December 15, 2011 / 5:20 AM / 8 years ago

Fisker hires ex-Chrysler CEO to aid business-sources

* Tom Lasorda to take new role to advise on strategy

* Lasorda also will work with board of directors

* Lasorda has manufacturing, electric-vehicle experience

NEW YORK, Dec 15 (Reuters) - Fisker Automotive has agreed to hire former Chrysler LLC chief executive, Tom Lasorda, in a newly created role to advise the green car maker on strategy and work with its board of directors, according to sources familiar with the matter.

The move comes as California-based Fisker works to boost sales of its high-cost plug-in electric sports cars and as it looks to broaden its portfolio of products.

Fisker made headlines in recent years after it received $529 million in loan guarantees from the U.S. Department of Energy and purchased a plant in Delaware from General Motors Co. Actor Leonardo DiCaprio is among Fisker’s investors.

Lasorda, 57, joins the company at a time when electrified vehicles are under scrutiny after reports of battery fires related to GM’s high-profile Chevrolet Volt.

He was well known as a key manufacturing executive at GM before going to rival Chrysler in the 1990s, where he steadily moved up the ranks. Lasorda was influential in Daimler AG’s sale of Chrysler to Cerberus Capital Management in 2007 and also was a prominent figure when Chrysler filed for Chapter 11 bankruptcy and was eventually taken over by Fiat SpA .

For Fisker, the appointment not only adds an executive with considerable manufacturing and labor experience to its roster, but also someone with recent experience in a variety of electric vehicle ventures. Since leaving Chrysler a couple of years ago, Lasorda has joined various boards of start-up companies with an interest in the battery-powered vehicle industry.

Henrik Fisker, a one-time Aston Martin designer, founded the automaker carrying his name in 2007. Since then, he has assembled a team of managers, including several former automotive executives, to try to build the company into a legitimate player in the global auto industry.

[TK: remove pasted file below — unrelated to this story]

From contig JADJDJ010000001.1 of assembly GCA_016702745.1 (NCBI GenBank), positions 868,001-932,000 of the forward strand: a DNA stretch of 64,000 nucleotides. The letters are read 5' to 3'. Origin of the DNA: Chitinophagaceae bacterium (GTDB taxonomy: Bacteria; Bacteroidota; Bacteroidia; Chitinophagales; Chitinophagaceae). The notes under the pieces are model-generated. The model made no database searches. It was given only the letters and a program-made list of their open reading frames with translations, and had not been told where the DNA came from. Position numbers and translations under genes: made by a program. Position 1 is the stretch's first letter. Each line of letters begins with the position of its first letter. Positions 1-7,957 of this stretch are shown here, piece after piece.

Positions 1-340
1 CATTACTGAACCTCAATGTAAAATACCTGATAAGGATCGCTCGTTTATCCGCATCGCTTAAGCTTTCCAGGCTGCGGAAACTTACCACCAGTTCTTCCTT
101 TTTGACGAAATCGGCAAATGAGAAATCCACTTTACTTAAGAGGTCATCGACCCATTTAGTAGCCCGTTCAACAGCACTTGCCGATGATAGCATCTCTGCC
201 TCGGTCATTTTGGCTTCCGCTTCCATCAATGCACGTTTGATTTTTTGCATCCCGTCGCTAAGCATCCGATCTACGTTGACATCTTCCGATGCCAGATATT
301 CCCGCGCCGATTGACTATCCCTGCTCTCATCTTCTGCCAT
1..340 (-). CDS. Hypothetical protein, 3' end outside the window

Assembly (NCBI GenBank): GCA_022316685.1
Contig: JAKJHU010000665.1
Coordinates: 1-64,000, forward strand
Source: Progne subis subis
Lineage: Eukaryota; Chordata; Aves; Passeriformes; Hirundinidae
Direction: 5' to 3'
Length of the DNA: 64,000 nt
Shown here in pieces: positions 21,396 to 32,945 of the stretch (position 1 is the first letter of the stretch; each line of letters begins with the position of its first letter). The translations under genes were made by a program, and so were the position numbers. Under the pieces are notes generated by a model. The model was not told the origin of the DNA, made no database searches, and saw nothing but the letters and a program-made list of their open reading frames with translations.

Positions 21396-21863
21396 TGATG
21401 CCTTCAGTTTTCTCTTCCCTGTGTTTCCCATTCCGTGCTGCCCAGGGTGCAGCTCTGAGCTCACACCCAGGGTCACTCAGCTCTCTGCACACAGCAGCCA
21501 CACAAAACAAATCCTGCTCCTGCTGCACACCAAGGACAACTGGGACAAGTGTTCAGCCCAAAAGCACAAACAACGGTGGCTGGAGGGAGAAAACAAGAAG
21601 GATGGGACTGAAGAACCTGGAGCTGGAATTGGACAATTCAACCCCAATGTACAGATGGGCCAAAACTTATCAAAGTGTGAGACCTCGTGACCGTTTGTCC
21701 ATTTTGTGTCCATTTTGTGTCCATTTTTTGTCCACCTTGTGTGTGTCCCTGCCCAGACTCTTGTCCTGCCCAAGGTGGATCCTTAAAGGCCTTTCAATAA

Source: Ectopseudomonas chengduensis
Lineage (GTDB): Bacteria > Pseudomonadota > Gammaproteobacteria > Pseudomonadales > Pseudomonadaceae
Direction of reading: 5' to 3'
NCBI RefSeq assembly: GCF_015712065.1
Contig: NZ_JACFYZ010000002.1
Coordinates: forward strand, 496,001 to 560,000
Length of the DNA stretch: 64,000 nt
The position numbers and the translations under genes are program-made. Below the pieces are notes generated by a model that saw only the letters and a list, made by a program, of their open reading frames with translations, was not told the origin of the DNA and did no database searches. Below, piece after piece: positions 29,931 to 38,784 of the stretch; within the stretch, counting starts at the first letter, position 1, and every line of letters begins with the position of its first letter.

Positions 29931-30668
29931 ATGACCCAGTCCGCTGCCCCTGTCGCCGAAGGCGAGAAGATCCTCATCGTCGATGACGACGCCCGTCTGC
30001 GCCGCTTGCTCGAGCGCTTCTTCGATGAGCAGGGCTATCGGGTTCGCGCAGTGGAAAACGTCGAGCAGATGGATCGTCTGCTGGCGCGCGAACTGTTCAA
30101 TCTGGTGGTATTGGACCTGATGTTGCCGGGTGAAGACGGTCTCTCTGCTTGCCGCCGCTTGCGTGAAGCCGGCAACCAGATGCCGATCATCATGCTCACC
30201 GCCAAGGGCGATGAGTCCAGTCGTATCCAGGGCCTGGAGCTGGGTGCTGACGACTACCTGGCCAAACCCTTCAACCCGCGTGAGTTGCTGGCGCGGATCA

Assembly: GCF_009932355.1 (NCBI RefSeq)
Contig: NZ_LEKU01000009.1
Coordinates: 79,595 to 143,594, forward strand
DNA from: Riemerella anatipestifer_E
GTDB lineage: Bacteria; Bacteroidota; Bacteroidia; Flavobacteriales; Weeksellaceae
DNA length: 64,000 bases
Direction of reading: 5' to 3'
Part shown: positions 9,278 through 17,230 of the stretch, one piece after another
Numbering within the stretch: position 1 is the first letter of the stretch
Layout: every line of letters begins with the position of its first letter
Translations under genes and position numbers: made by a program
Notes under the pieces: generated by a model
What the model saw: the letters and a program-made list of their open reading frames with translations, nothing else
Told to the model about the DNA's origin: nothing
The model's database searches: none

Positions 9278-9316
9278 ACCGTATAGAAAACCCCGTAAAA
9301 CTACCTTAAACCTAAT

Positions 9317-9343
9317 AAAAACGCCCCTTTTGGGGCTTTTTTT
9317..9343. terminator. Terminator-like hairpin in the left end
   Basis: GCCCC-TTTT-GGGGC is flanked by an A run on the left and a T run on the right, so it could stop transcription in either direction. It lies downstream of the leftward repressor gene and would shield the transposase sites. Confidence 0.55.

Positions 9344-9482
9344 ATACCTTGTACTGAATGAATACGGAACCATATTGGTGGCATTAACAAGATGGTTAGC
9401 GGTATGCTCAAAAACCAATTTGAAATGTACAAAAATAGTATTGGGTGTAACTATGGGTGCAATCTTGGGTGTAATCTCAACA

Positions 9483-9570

Fisker, like others in the electric vehicle market — such as Tesla Motors Inc, Nissan Motor Co and GM —is experiencing considerable headwinds when it comes to market acceptance of the vehicles it makes. Relatively cheap gasoline prices in the United States and high development costs that drive up the selling prices of these vehicles have worked to cool demand.

Still, Fisker recently said it will produce 15,000 of its electric sports cars in 2012 despite production delays that have sharply reduced the start-up carmaker’s projected deliveries in 2011 to 1,500 cars.

Production of Fisker’s first vehicle, the $96,000 plug-in hybrid Karma, was held up by faulty electrical harnesses and headlights, topped off by a flood that damaged the leather for its interior.

Fisker plans to eventually expand its lineup beyond the sporty Karma by offering a sedan and other body styles.

0 : 0
  • narrow-browser-and-phone
  • medium-browser-and-portrait-tablet
  • landscape-tablet
  • medium-wide-browser
  • wide-browser-and-larger
  • medium-browser-and-landscape-tablet
  • medium-wide-browser-and-larger
  • above-phone
  • portrait-tablet-and-above
  • above-portrait-tablet
  • landscape-tablet-and-above
  • landscape-tablet-and-medium-wide-browser
  • portrait-tablet-and-below
  • landscape-tablet-and-below